Historical background

Venous diseases have been known since ancient times, as shown by Greek vases with images of compressive bandages.

Even in earlier times in the Ebers Papyrus (1550 BC) describes therapeutic techniques. Esclepion´s table shows a varicose vein.

But the anatomy and physiology of blood circulation was little known and misunderstood for a long time.

Galen and Hippocrates believed that the arteries (carrying the air) were the only vessels that arose from the heart and the veins in the liver.

In the early seventeenth century, in 1603, 'From venarum ostiolis "Fabricius de Aquapendente accurately describes the valvular apparatus of the veins, but it is right to describe its function.

Also appears that Baptista Canano had already made a similar description (1541).

These studies were the basis for further description of the organization of the cardiovascular system, completed by his pupil William Harvey. In 1661, Malpighian discovers the capillary circulation, completing the anatomical representation of the circulatory system.

Knowledge of physiology run parallel to the anatomical knowledge. The theories of Galen dominated medical thinking until the Renaissance.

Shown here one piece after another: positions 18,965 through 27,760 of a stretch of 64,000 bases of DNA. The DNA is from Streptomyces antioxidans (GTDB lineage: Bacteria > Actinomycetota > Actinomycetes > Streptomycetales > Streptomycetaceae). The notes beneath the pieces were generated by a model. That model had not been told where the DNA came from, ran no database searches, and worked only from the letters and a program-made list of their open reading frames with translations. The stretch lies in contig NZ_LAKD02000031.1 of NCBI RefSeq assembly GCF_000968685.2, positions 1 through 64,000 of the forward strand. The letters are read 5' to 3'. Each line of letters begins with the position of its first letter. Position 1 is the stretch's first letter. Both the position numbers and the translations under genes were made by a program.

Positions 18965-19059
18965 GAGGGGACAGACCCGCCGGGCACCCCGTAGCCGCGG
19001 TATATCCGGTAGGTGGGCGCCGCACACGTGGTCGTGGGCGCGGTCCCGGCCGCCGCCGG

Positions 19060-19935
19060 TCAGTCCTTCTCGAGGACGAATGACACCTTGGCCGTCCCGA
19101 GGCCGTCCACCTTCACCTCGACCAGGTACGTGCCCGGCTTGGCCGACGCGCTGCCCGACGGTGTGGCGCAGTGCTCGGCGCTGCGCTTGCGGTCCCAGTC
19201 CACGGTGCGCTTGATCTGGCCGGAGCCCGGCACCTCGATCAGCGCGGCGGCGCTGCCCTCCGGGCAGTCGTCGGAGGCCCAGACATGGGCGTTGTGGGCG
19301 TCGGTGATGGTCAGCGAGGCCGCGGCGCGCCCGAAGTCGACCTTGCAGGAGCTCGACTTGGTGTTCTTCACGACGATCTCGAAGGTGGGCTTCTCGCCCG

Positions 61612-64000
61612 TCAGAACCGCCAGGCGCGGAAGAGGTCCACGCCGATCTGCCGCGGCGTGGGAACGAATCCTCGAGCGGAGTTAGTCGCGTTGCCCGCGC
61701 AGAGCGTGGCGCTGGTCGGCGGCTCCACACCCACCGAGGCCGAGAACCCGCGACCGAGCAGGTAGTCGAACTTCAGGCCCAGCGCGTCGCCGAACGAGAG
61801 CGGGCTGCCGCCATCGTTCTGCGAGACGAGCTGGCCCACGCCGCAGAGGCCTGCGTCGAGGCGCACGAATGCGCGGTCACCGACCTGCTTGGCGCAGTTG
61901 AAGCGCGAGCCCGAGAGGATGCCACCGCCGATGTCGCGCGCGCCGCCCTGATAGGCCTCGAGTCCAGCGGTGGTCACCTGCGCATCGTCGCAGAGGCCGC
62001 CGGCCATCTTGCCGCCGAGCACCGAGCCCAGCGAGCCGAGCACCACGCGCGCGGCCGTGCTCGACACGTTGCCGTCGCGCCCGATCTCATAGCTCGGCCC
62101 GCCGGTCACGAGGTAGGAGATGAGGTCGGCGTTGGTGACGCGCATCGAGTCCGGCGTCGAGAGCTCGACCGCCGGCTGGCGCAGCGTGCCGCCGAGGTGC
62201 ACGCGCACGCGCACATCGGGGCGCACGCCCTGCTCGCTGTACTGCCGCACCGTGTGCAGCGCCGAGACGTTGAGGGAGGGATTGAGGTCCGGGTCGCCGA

It was after the discovery of Harvey when he began experimental research, giving their first results in the eighteenth century, when Petit develops his studies on haemostasis, Haller on the mechanisms of heart and return to the Valsalva and Spallanzani on circulatory dynamics.

The statement of the fundamental laws of hemodynamics is due mainly to Hagen and Poiseuille (1839 and 1841, respectively).

The study of venous pathology developed in a fairly slow. Over the centuries various theories down to try to explain both the etiology of varicose veins as varicose ulcers, some more ridiculous than the others. In this connection mention should be made to authors such as Ambrose Pare (1579), Fernel (1604), Barbette (1675) ...

The term varicose ulcer is due to Wiseman (1676). From the fourteenth to the seventeenth century many therapeutic attempts happen on varicose ulcers, especially with compression measures, also attributed therapeutic effects of various substances: wine, ointments ...

The surgical treatment of varicose disease emerges at the end of XIX. Trendelenburg (1880) performed multiple ligatures. The first stripper is attributed to Keller (1905). In May 1906 make your own stripper fitted with a small ring on one end. Babcock (1907) incorporates long metal probes olive provided at their ends.

A significant event in the history of Phlebology is the first use in 1923 of contrast media for visualization of the venous system.

 
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